Demand for medical devices in China surge as country battles Covid-19 wave

Medical workers attend to patients at the intensive care unit of the emergency department at Beijing Chaoyang hospital. PHOTO: REUTERS

BEIJING - Demand in China for medical supplies such as oxygenators and pulse oximeters has grown exponentially in recent weeks, as the authorities optimise Covid-19 prevention and control measures to tackle the less lethal but highly contagious Omicron sub-variants.

Available stocks of various types of oxygen concentrators and oximeters - which measure the oxygen concentration in arterial blood - made by major Chinese medical equipment manufacturers such as Yuwell Group, Lepu Medical and Edan Instruments have sold out.

Consumers who need such equipment have to reserve in advance on e-commerce platforms such as Alibaba’s Taobao, JD and, market observers said.

Data from online retailer showed that sales of home-use medical devices rose 214 per cent month-on-month in December, while JD Health, the healthcare arm of online retail giant JD, said the transaction volume of oximeters skyrocketed 61 times year-on-year in the past week alone.

Contec Medical Systems, a high-tech company focusing on research, manufacture and distribution of medical devices, said it has adjusted its production lines and is expanding its capacity to meet soaring demand, with the daily output of pulse oximeters alone reaching 100,000 units.

In 2021, Contec’s oximeter products alone generated sales revenue of 461 million yuan (S$89 million), about 50 per cent of the company’s total revenue.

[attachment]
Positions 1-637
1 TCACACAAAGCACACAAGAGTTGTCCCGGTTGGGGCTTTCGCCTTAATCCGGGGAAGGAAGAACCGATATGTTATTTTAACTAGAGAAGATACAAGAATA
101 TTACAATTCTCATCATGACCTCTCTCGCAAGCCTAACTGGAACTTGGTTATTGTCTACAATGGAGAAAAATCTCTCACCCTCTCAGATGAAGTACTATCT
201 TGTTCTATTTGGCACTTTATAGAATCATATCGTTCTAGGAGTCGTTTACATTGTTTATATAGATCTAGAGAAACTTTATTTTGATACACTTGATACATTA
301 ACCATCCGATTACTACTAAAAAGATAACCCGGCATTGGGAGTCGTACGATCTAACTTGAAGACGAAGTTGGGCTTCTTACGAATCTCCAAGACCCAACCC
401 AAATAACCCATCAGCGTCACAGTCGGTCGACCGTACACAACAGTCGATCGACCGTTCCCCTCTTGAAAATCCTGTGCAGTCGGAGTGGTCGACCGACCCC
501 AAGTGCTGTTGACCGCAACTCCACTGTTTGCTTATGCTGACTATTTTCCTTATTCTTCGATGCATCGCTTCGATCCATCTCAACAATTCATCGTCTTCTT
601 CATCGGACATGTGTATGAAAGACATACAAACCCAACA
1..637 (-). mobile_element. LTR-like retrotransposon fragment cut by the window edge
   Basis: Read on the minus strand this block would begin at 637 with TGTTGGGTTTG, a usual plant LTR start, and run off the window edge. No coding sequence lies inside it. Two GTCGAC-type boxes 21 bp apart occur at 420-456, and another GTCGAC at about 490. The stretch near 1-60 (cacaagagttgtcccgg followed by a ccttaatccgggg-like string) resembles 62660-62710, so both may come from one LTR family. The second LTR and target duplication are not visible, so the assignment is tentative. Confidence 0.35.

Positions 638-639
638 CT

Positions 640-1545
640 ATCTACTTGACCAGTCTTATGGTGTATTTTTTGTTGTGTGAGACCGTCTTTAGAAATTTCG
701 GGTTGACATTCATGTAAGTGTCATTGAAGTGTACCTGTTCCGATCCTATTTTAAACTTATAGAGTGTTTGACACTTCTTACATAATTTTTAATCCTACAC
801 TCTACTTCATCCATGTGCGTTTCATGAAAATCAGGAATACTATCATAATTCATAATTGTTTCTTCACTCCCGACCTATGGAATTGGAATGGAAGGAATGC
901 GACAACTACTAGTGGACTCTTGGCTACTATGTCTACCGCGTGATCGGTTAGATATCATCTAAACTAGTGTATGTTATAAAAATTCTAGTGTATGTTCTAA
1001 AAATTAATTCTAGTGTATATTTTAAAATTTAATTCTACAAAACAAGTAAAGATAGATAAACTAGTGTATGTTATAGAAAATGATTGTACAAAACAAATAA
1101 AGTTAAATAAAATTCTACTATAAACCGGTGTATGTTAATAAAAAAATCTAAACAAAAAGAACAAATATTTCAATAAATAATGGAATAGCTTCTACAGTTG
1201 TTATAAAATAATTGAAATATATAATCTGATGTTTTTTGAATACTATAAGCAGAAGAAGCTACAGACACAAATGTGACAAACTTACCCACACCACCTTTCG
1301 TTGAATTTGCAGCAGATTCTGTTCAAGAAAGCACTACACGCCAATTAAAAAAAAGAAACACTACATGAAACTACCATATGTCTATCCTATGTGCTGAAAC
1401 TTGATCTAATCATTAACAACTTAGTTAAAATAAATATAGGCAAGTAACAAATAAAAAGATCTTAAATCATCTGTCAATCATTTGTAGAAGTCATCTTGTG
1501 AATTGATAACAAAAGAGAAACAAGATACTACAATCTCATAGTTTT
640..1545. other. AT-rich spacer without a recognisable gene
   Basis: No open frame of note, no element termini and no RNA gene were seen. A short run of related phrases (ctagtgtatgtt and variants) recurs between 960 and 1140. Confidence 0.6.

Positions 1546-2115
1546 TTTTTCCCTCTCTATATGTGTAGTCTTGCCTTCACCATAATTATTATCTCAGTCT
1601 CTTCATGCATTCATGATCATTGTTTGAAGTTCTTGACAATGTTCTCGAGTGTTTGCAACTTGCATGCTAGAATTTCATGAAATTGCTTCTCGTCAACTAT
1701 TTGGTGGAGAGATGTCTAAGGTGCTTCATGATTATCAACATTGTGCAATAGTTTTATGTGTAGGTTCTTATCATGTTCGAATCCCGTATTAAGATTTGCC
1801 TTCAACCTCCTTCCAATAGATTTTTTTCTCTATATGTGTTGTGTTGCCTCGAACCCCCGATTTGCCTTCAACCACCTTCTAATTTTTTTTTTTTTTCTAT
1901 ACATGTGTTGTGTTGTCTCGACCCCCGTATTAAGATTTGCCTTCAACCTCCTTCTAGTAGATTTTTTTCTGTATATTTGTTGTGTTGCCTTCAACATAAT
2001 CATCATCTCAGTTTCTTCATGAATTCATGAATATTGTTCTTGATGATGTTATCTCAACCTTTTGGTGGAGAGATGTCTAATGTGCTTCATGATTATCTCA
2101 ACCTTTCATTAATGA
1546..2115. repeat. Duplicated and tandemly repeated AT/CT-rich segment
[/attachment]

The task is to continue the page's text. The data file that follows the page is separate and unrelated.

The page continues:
SysMed China, a Shenyang, Liaoning province-based manufacturer of oxygen concentrators, non-invasive ventilators and other respiratory rehabilitation products, said it exports medical devices to more than 100 countries and regions, and about 95 per cent of its output of oxygen concentrators is usually sold abroad.

Mr Huang Yong, general manager of SysMed China, said the company has successfully negotiated a slight delay in shipments with overseas clients, as domestic orders for its oxygen concentrators have spiralled more than 10 times.

“But strong domestic demand has already caused some chaos in the industry’s supply chain, and our company cannot produce products at full swing due to a shortage of some components,” he said, adding that medical devices should be left for those who are really in need of them.

Yuwell Group, a prominent manufacturer of medical products in China, said the current levels of production of its oximeters and oxygenators have been normal, and it will expand its business accordingly after factoring in its own advantages, development direction and strategic positioning.

In 2021, sales of Yuwell’s ventilators and oxygenators were worth 2.62 billion yuan, accounting for nearly 40 per cent of its total revenue. In the segment of oximeters, the company’s products command more than 70 per cent market share on JD’s online marketplaces.

Mr Bo Wenxi, chief economist at marketing firm Interpublic Group China, said some people, fearing possible infections, tend to stock up on some medical equipment.

They should, however, realise that only patients in severe or critical condition and elderly people with underlying health conditions need oxygenators and oximeters to test their blood oxygen saturation levels, he said. CHINA DAILY/ASIA NEWS NETWORK

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